5. Set the Pose Morph Tag’s Edit mode to In Place. This combines the effects of the above morph settings.
  6. Delete the Pose Morph Tag from head_no_smile and rename it to head_smile_corrective.

You now have the smile corrective mesh.

NOTE: Please note that the strength settings for steps 2 and 3 above are set to -100%. This method is used to extract the difference between the combined left and right smiles relative to the full smile (i.e., the correction).

Verify The New Meshes (optional)
Use a working copy of head_no_smile for the following steps.

  1. Add a Pose Morph Tag to head_no_smile. Set Mixing to Points. Delete Pose.0.
  2. Add head_left_smile to the Pose Morph Tag as a Pose. Set the Mixing to Relative. Set the pose strength to 100%.
  3. Add head_right_smile to the Pose Morph Tag as a Pose. Set the Mixing to Relative. Set the pose strength to 100%.
  4. Add head_smile_corrective to the Pose Morph Tag as a Pose. Set the Mixing to Relative. Set the pose strength to 100%.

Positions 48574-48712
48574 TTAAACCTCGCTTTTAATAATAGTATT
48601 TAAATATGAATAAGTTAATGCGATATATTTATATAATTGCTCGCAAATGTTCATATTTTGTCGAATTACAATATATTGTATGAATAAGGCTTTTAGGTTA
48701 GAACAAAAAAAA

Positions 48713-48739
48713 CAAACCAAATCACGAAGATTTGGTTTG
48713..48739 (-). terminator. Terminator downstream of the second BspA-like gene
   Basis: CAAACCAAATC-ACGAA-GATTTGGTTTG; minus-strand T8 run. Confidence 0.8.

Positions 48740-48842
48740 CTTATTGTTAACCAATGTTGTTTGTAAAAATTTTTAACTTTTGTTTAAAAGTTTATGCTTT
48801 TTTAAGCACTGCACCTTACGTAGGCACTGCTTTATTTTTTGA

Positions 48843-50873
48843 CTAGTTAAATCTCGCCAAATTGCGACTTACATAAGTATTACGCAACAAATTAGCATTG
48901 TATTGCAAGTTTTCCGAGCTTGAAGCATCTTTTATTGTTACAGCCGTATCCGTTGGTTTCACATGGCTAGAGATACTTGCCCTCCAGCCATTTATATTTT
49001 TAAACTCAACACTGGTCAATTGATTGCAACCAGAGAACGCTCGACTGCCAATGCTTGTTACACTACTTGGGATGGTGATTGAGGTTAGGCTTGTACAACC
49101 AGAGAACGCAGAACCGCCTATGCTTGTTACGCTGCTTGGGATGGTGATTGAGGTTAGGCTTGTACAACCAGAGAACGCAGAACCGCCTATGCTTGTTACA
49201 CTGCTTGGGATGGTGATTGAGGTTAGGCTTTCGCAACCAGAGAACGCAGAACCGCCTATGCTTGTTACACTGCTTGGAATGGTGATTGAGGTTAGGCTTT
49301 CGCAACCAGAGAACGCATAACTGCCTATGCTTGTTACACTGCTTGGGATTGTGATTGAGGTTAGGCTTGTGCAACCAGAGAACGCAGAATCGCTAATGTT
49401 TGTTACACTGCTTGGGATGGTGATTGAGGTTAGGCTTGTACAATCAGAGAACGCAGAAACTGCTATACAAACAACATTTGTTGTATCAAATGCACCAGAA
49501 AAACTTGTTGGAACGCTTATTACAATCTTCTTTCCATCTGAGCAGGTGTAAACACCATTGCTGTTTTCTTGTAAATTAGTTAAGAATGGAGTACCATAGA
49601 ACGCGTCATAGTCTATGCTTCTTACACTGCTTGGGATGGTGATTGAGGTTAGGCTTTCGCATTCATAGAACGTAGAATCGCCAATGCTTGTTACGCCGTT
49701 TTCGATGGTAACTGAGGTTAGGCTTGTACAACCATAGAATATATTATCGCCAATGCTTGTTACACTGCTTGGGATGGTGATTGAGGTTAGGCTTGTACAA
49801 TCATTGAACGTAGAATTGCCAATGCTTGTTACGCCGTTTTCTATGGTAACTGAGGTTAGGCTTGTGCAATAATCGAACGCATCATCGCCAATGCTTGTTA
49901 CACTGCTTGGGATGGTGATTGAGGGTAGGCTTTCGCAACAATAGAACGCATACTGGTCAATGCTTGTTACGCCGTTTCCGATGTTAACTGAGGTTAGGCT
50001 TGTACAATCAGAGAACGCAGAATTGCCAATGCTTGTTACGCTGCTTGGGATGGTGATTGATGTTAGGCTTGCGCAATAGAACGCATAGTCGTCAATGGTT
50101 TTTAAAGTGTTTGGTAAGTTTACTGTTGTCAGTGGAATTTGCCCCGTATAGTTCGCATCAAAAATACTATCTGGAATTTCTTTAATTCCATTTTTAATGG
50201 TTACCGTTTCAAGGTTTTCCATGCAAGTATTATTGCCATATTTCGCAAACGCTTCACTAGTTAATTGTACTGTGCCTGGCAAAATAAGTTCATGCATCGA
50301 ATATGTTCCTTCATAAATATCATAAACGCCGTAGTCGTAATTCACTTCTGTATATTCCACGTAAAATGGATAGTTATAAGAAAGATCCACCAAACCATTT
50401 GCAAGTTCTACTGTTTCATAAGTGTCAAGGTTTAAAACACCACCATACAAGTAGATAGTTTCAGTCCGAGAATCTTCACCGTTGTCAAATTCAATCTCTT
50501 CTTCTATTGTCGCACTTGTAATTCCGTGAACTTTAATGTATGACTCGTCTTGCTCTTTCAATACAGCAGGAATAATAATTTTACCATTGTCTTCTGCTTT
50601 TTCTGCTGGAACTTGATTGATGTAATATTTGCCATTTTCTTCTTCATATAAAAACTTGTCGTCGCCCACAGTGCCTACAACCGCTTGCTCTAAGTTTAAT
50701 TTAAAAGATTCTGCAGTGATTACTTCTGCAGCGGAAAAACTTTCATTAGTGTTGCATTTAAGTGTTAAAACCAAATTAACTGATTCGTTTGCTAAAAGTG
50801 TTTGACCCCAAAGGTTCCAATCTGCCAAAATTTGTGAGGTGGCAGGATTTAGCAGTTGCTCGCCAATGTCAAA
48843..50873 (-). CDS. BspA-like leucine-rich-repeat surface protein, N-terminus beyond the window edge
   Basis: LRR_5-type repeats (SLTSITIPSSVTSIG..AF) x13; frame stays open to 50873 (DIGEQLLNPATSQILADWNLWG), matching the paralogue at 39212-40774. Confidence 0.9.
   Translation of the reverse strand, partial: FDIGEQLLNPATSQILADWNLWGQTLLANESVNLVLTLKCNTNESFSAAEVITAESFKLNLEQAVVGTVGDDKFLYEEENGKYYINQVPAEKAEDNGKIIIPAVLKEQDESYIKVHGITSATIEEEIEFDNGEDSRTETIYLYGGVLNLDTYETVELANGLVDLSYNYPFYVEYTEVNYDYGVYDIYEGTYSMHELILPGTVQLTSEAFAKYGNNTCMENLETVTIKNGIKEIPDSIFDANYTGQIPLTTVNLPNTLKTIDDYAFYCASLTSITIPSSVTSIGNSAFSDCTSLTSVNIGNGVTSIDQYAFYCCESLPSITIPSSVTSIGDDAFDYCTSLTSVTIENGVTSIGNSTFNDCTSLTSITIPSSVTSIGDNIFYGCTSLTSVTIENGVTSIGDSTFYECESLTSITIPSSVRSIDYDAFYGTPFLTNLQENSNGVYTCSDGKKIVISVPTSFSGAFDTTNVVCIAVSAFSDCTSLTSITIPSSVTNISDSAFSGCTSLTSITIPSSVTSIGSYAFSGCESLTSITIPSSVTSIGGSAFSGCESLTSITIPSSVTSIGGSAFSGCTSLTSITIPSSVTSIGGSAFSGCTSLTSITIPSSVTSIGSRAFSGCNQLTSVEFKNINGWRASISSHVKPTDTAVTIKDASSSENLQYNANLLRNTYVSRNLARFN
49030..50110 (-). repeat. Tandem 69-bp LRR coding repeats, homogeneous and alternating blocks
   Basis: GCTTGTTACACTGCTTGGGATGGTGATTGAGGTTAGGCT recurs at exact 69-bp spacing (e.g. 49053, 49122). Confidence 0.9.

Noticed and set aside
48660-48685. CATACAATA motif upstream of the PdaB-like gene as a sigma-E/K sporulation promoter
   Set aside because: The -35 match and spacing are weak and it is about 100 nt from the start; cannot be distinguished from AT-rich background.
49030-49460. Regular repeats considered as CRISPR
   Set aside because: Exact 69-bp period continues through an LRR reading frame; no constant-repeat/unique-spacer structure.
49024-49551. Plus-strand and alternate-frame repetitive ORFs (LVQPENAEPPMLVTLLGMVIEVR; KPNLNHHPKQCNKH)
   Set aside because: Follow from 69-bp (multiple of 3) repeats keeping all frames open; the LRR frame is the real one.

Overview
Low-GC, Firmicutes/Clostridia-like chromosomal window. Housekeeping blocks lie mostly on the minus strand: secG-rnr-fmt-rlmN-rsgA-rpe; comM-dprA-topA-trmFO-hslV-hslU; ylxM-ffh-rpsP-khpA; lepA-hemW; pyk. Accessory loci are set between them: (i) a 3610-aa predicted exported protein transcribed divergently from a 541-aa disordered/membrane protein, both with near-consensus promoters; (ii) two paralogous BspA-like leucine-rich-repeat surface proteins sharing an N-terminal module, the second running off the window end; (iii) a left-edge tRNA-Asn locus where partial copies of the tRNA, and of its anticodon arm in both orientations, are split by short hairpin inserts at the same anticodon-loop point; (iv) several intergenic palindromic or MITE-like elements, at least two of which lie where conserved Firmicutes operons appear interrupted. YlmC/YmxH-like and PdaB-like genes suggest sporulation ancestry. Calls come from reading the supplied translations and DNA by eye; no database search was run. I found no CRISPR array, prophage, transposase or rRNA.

5. Change the Pose Morph Tag’s Mode to Animate.
  6. Compare the result to head_full_smile. They should be identical.

All three meshes are ready to implement into your Osipa style rig.


#13

I’m curious why you go through the process of creating that corrective shape? If you split the full smile into left/right smile shapes correctly then having both of those at 100% should be the same as having the full smile at 100% anyway. You just have to make sure that the values are normalized (adding up to 100%) on both sides.